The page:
I also had a chance to write a story about some folks here in central PA who decided to build their deck from black locust lumber. Here is the link to that story. I wrote it up after the couple contacted me for some help in locating the black locust, and I followed their progress from there. The resulting technical note has become the most-viewed article I've ever posted on my Penn State site. I think building decks is a popular topic of inquiry and interest, so I'll try to include some deck stories in future posts.
Black locust has a great history in American farm life. It was the preferred fence post in the East for almost two hundred years, because of its rot-resistance. Many are the stories of fifty-year-old black locust fenceposts. In his great classic, A Reverence for Wood, Eric Sloane described black locust in this way:
The scraggly locust that looks like a dying tree even at its best, during the summer...
Charles Fergus, in his Trees of Pennsylvania and the Northeast, gives a nice description of locust wood and its historical uses:
Black locust wood is very heavy, at 52 pounds per cubic foot. Hard and strong, it is stiffer than hickory and more durable than white oak. Its fuel value is among the highest of any American tree: a cord of black locust contains as much heat energy as a ton of anthracite coal; the wood burns cleanly, with a blue flame. Because it lasts for years in contact with the soil, black locust is the top choice for a post: a locust post has held our our mailbox for twenty years, and will probably outlast my tenure on the place. The heartwood is an attractive yellowish brown to cherry red color, surrounded by a narrow band of greenish or yellowish sapwood. People have fashioned the tough wood into trunnels ("tree-nails") for holding together the wooden frames of ships, insulator pins on telegraph or telephone poles, ladder rungs, buggy hubs, and policemen's billy clubs. Other use include mine timbers, railroad ties, boxes,crates, and stakes.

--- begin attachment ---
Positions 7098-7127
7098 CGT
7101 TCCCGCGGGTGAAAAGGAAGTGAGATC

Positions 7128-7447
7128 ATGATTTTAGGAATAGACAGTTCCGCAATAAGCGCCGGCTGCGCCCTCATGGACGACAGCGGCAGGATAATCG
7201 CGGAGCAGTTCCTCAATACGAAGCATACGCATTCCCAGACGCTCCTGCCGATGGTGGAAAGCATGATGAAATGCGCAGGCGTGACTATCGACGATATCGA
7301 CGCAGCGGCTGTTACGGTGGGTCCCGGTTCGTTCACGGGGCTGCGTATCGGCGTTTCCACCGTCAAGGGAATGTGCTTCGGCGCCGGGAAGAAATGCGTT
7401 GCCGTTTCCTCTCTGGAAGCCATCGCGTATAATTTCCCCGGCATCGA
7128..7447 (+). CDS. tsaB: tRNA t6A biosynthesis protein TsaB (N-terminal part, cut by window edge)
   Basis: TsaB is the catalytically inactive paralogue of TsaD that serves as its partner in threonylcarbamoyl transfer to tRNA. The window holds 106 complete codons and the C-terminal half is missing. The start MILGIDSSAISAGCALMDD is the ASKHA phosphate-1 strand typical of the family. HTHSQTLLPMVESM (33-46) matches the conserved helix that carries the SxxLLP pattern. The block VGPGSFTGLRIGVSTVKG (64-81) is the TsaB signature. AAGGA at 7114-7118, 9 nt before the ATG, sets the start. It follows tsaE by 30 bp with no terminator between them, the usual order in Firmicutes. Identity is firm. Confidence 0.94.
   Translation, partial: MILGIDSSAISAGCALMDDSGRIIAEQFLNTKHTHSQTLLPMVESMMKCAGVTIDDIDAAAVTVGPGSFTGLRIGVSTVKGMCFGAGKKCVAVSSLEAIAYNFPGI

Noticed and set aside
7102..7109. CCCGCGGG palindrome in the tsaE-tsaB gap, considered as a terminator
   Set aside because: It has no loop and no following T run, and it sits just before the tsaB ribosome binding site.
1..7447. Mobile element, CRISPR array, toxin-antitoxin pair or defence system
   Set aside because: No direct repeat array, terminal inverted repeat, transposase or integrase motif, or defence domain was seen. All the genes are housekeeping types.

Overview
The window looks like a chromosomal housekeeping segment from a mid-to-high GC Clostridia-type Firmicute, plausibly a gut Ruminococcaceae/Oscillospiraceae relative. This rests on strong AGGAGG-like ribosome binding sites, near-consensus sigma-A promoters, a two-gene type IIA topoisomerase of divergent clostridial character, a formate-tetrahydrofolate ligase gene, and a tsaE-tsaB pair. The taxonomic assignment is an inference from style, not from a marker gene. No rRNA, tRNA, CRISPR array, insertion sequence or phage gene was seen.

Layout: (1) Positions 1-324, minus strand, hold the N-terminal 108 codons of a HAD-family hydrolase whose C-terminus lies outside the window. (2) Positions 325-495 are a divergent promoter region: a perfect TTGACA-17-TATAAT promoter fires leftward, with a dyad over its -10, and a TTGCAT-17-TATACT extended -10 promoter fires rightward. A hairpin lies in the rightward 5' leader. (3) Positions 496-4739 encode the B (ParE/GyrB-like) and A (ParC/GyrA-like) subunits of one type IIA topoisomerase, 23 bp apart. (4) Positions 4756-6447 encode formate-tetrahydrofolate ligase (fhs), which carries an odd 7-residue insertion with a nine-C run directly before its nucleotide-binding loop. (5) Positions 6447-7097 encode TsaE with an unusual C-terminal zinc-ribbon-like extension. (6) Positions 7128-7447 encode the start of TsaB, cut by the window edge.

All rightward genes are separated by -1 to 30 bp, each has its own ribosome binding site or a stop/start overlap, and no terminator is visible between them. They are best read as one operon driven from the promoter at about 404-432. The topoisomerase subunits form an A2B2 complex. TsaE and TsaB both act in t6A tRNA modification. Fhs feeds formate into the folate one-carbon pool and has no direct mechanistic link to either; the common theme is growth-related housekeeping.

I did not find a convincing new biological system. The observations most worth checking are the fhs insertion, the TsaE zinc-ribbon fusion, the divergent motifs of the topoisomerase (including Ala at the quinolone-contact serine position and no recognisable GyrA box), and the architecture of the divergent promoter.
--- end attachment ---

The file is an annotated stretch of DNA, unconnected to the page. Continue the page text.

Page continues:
Early colonists in Jamestown, Virginia, cut locust corner posts for their dwellings. Those same settlers named the tree for its supposed resemblance to an Old World species, the carob, Ceratonia siliquia, also known as the locust; one wonders if the settlers had ever actually laid eyes on Ceratonia siliquia, which grows in the Mediterranean region. Other names for black locust are honey locust, yellow locust, white locust, common locust, and false acacia.
Yikes! I'd hate to get whacked with a black locust billy club!